The magistrate court in Atlanta handles small claims cases in Fulton County. The filing process is straightforward.
Small claims courts help resolve disputes for small amounts. In Atlanta and the rest of the state of Georgia, you can file a small claims lawsuit in magistrate court for claims of less than $15,000. Examples of common problems you can resolve in this court include a mechanic charging for work that was not done, a merchant refusing to honor a warranty, an individual refusing to repay a loan and a landlord refusing to return a security deposit. You can represent yourself or hire an attorney. Magistrate courts in Georgia do not have jury trials.
Determining Eligibility to File
In Georgia, you must file small claims cases in the county where the defendant lives if you are making a claim against an individual. If you are making a claim against a corporation, you must file where the representative agent of the corporation is located. If you are making a claim against an unincorporated business, you must file where the business is located. Based on these rules, you can only file a small claims case in the Atlanta magistrate court if the defendant is in one of the cities in Fulton County. You also must be within the statute of limitations for your case. The statute of limitations refers to the laws that determine the amount of time you have to file a suit from the day the associated event occurred. This varies by the type of case.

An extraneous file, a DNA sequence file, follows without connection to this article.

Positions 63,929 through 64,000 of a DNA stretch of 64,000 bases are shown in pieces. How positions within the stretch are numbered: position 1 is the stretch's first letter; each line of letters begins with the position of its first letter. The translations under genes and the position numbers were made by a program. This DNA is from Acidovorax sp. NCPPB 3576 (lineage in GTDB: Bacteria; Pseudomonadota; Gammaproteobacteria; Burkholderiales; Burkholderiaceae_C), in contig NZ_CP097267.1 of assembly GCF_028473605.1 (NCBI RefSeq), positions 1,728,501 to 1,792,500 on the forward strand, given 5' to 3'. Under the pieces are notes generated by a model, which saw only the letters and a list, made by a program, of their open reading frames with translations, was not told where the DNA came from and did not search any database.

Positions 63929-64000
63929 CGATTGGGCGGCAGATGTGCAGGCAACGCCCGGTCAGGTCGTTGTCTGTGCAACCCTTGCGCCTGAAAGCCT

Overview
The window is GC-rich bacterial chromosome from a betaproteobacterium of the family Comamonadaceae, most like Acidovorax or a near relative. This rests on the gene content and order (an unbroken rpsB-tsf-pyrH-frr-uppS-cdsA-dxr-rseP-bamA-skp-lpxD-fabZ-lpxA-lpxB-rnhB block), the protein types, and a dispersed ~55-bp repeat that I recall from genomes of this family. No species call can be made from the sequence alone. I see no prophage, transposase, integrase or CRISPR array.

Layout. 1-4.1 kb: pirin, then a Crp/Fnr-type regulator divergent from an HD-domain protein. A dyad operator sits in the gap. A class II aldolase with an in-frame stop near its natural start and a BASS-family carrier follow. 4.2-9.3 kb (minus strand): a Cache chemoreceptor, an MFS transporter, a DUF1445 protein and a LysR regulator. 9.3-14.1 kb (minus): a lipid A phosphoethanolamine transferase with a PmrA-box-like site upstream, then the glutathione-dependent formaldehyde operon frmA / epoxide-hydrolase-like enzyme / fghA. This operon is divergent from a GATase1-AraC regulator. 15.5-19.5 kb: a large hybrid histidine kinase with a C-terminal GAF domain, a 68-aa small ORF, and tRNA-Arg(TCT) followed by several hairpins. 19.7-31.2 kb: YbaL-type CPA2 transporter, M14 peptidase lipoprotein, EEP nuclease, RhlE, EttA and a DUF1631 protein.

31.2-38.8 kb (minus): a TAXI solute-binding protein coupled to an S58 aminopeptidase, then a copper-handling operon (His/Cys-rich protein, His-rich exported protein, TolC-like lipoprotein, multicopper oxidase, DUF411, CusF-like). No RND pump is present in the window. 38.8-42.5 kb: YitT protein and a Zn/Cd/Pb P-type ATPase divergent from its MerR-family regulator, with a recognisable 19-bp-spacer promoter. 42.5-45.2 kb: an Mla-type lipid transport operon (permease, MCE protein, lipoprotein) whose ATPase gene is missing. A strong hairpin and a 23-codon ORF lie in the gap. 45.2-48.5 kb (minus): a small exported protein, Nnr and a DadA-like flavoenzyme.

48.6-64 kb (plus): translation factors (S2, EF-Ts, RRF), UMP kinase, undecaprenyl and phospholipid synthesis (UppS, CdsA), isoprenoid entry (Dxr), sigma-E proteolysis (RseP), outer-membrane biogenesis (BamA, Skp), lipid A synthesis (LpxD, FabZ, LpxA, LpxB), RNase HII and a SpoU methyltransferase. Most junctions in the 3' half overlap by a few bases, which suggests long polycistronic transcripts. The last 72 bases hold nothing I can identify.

Filing Your Case
File a sworn statement of claim form with the clerk of the magistrate court. The form must contain your full name, address and telephone number; the defendant's full name and address; the amount of money you are claiming; and a brief statement of your charges against the defendant. Attach copies of your supporting documents, such as contracts and receipts. Pay the filing fee as well as the fee for the court to serve the defendant with the summons.
Serving the Defendant
The magistrate court will send the defendant a copy of your claim form and copies of the evidence you provided. The defendant must respond within 30 days, by mail or orally in court. He can respond with a counterclaim related to the subject of the case, which the judge will hear at the same time as yours. If the defendant fails to respond, you can ask the judge for a default judgment. This would be against the defendant and you'll automatically win the case. However, you must prove to the judge that you are entitled to the amount you are claiming.
Preparing for the Trial
The Clerk of the court will schedule a trial date for 15 to 30 days after the defendant responds. You will receive notification of the date, time and location by mail, so make sure you give the Clerk your new address if you move. While you wait for the trial, gather all the evidence you need to support your case and contact the witnesses. Ask the court for a subpoena for any evidence you can't obtain on your own and for unwilling witnesses.
Show up to the court on the day of the trial and arrive on time. If you don't appear, the judge might hear the defendant's case and make a judgment, which may not be in your favor. Or, the judge might postpone or dismiss the case. When both parties are present, the judge will listen to both sides before making a judgment. Each party can question and dispute the other's testimony. The judge might award a monetary judgment to the winner, which in some cases is both parties, depending on the merits of the claim and counterclaim, if any.